Absolutely, and it’s a great idea for anyone new to baking. Making cookies with a cake mix only requires a few ingredients.

Like this recipe of mine for cake mix cookie bars, you only need one box of cake mix, eggs, vegetable oil, and chocolate chips. So simple and so heavenly!

Scroll down for more cookie recipes made with cake mix!

Need to make a big impression with cookies?

These recipes are my most trusted and raved about. White chocolate macadamia nut cookies are absolutely sublime, with the perfect sweetness of white chocolate balanced by Hawaii’s most awesome nuts.

White chocolate macadamia nut cookies on a counter
White chocolate macadamia nut cookies

You can never, ever go wrong by adding M&M’s to cookies, either, just so you know.

M&M cookies on the counter and on a cookie sheet. There are M&Ms scattered around the cookies.
M&M Cookies

And chocolate chip cookies with pudding are the way to make this traditional cookie richer and even more amazing than ever before. Everyone will be asking for your secret recipe!

If you want to get into baking cookies more often, you should make sure you’ve got all the right cookie-baking supplies. 

I often hear from people that have trouble with cookies sticking to cookie sheets, even when they grease them in advance. A Silpat is a wise investment if you’re going to make cookies because it keeps anything from sticking.

Eliminate the struggle and simplify cookie baking!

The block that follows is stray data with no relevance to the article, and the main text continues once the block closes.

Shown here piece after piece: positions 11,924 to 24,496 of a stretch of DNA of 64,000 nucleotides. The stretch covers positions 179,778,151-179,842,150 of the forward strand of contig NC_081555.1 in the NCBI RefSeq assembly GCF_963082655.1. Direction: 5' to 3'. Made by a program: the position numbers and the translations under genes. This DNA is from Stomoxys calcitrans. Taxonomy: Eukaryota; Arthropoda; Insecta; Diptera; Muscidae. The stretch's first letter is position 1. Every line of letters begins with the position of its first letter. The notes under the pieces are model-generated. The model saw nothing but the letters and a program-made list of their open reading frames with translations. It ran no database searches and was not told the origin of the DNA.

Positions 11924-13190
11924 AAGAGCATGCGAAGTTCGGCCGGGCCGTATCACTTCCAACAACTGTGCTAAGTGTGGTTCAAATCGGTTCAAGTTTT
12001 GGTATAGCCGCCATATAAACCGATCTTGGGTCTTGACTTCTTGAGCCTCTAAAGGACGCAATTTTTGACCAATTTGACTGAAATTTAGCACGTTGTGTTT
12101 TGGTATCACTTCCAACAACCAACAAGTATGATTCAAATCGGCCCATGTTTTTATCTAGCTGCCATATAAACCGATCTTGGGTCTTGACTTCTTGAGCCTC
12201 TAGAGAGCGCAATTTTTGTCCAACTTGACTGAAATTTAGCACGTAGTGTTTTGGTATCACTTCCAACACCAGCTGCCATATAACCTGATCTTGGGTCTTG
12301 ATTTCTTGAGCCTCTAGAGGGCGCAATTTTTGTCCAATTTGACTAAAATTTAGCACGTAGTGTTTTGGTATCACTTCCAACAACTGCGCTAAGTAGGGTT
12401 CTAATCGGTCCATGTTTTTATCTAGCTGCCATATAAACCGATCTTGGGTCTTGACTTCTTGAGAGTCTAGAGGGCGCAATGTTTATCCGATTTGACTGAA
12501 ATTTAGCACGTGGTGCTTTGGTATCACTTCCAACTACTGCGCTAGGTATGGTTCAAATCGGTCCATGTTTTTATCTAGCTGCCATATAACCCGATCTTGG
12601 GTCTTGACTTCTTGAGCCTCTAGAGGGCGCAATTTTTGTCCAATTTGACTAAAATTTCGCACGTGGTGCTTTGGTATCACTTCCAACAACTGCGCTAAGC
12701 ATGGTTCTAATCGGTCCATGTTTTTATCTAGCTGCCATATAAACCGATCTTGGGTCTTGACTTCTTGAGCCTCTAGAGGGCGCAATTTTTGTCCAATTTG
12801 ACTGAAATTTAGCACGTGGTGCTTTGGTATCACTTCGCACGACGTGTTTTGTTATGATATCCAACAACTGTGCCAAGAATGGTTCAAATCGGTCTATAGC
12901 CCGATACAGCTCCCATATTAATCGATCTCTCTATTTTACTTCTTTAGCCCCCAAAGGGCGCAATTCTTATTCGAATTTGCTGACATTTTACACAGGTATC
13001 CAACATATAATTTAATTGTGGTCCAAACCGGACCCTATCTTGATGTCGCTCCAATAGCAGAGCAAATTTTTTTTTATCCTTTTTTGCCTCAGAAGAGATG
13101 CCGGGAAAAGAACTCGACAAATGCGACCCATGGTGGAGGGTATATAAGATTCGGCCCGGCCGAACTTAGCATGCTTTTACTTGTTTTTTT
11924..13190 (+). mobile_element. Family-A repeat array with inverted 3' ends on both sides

A cookie sheet works great, too, along with parchment paper, which keeps things from sticking. 

You’ll also need measuring cups, measuring spoons, a cookie scoop, cookie cooling racks, and a Kitchen Aid mixer to put your cookie dough together with ease. 

I like to keep a set of mixing bowls that feature different sizes. I can measure out more than one item and use different bowls. Plus, they nest inside of each other so they don’t take up any more space than one bowl.

If you have the right cookie sheets, baking cookies is even better. To get things baking evenly, choose ones that are non-stick and heat them properly.

I love the ones pictured above by Calphalon, which are a great size. 

Now, here are some general cookie tips and tricks you can use to get the best results, no matter which recipe you choose!

  • Cool it! The dough that is! Chill it in the fridge for a bit first before you scoop it out onto your cookie sheet. This makes for better consistency and keeps them from spreading together in one big blob.